Be careful. The cars around you are having an identity crisis. They do not know who, what or where they are, and are known to accelerate suddenly to escape the uncertainty

The RFP is looking for firms who will provide a preliminary redesign of the entire mess, giving three options at a range of costs for a rebuild.

The obvious solution is to buy and tear down the Needs store and make Cunard and Windsor align as one through street. But I’m sure we can further complicate things. Maybe a roundabout with the church in the middle?

The selected vendor is to complete the design project by March. Then we all get to laugh about how ridiculously expensive it’d be to fix the intersection.

3. The name of a fucking bank…


…will undoubtedly be plastered all over the Sportsplex:

The Dartmouth Sportsplex is interested in acquiring alternative revenue sources to help fund its operation as well as offset costs or enhance its programs, services, and events.

The Dartmouth Sportsplex is seeking to expand its corporate partnerships by leveraging its assets for marketing and sponsorship purposes that are beneficial for the facility and corporate partners. The first step in this process is to develop a master list of the facilities assets that could be leveraged for sponsorship and marketing opportunities and obtain a fair market value for those assets.

Here’s an idea: how ’bout we tax the fucking banks and other corporations at levels like we used to and use the proceeds to properly fund our rec centres?

4. School board

It’s interesting that Haley Ryan and Anjuli Patil, reporting for Metro and the CBC respectively, went to the same school board meeting last night but covered two different issues. (This isn’t a critique.)

Ryan reported on the board’s actions related to a new junior high school in the north end of Halifax:

During an emotional Halifax Regional School Board meeting Wednesday night, the members decided to ask the province for a replacement school consolidating students from Highland Park Junior High and Grades 7-9 at Oxford School, despite outbursts from those who felt the process was flawed without input from St. Catherine’s Elementary.


The request for a replacement school was based on recommendations from the School Options Committee (SOC) who handled the Citadel High family of schools review.

The public gallery was packed with roughly 100 community members and parents, including those who clapped loudly when board member Sheryl Blumenthal-Harrison called the review a “misjustice” for having an absentee SOC member, and not taking into account St.Catherine’s in light of the west-end school sending French immersion students into Oxford.

Multiple board members agreed that more communication with that school would’ve been desired, but throwing out a review that had taken months of work and input from north end residents wasn’t an option.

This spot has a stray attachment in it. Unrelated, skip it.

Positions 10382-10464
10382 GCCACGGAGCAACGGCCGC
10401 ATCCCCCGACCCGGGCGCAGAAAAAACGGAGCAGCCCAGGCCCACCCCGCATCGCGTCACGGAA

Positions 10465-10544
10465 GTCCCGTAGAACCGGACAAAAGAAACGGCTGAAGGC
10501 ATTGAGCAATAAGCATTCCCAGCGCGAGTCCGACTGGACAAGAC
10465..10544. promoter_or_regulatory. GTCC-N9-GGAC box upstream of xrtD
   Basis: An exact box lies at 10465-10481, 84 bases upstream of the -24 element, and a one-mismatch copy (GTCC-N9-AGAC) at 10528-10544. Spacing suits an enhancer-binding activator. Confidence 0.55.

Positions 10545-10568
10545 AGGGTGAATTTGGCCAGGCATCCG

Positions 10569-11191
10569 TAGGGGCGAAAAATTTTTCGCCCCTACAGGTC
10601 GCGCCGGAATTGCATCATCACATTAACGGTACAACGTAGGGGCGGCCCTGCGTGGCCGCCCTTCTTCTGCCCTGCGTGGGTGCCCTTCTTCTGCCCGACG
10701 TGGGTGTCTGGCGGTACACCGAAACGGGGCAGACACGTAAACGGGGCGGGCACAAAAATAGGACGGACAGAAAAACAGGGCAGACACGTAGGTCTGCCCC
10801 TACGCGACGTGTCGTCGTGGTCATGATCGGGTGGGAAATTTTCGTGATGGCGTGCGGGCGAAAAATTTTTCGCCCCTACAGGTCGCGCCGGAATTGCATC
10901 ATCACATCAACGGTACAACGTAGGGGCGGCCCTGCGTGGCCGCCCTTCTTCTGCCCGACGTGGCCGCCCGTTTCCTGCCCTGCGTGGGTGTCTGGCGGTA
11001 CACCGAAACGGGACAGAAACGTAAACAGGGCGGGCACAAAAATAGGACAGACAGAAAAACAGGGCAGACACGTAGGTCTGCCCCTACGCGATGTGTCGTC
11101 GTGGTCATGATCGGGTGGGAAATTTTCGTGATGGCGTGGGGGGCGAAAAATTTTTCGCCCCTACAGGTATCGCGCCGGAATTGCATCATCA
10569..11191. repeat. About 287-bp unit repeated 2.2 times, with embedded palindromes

Ryan mentions it in her article, but Patil focused her entire report on a review of 17 schools on the other side of the harbour:

Two of the schools under review are high schools, three are junior highs, one is a P-9 and 11 are elementary schools.

Nancy Jakeman, the school board member for Cole Harbour-Dartmouth East, as well as a number of other board members noted that 17 is a lot of schools to review — especially considering a decision by the board would need to be made some time in late May.

This is good beat reporting, and I’m glad we still have two capable reporters covering the school board.


1. Social assistance

Robert Devet is running a series of profiles of people on social assistance.

Today, Devet relates the story of a woman he calls Bernice, who has been struggling to pay her power bill. Says Bernice:

I am saving on electricity because I don’t leave things plugged in. I don’t have a lot anyway. I have my freezer. I wash in cold water, I hang things on my line, stuff like that, it helps. I use warm water to bathe and do my dishes in, that’s all. Our electricity heats our hot water tanks, that’s what makes it expensive. It adds up, every time you use hot water, especially when my daughter lived here with her baby.

Bernice cut her use of electricity wherever she could. The result:

Facing growing debts on her power bill, Bernice managed to save $85 per month on electricity. Community Services promptly reduced her allowance by that same amount.

After Bernice pays her rent and her power bill, she has $140 left over to buy food and other living necessities for the month. She doesn’t have a phone.  

Bernice continues:

I got  this letter saying your income assistance payment will be reduced, effective September 16,  because your power bill has decreased. You have the right to appeal, 30 days blabla bla, all that stuff. The letter is dated august 18, but I received it on the 29th. My reduced cheque went in the bank on the 27th.

2. Peter MacKay


“Former cabinet minister Peter MacKay says he simply isn’t good looking enough to take down Justin Trudeau’s Liberals in the next federal election,” writes Matt Brand:

In a press release on Monday, MacKay said, while he did a lot of soul searching, he mostly did a lot of gazing in the mirror and decided his good looks simply weren’t enough to compete with the younger, more handsome Truedeau. As a result, he would not be running to be leader of the Conservative party.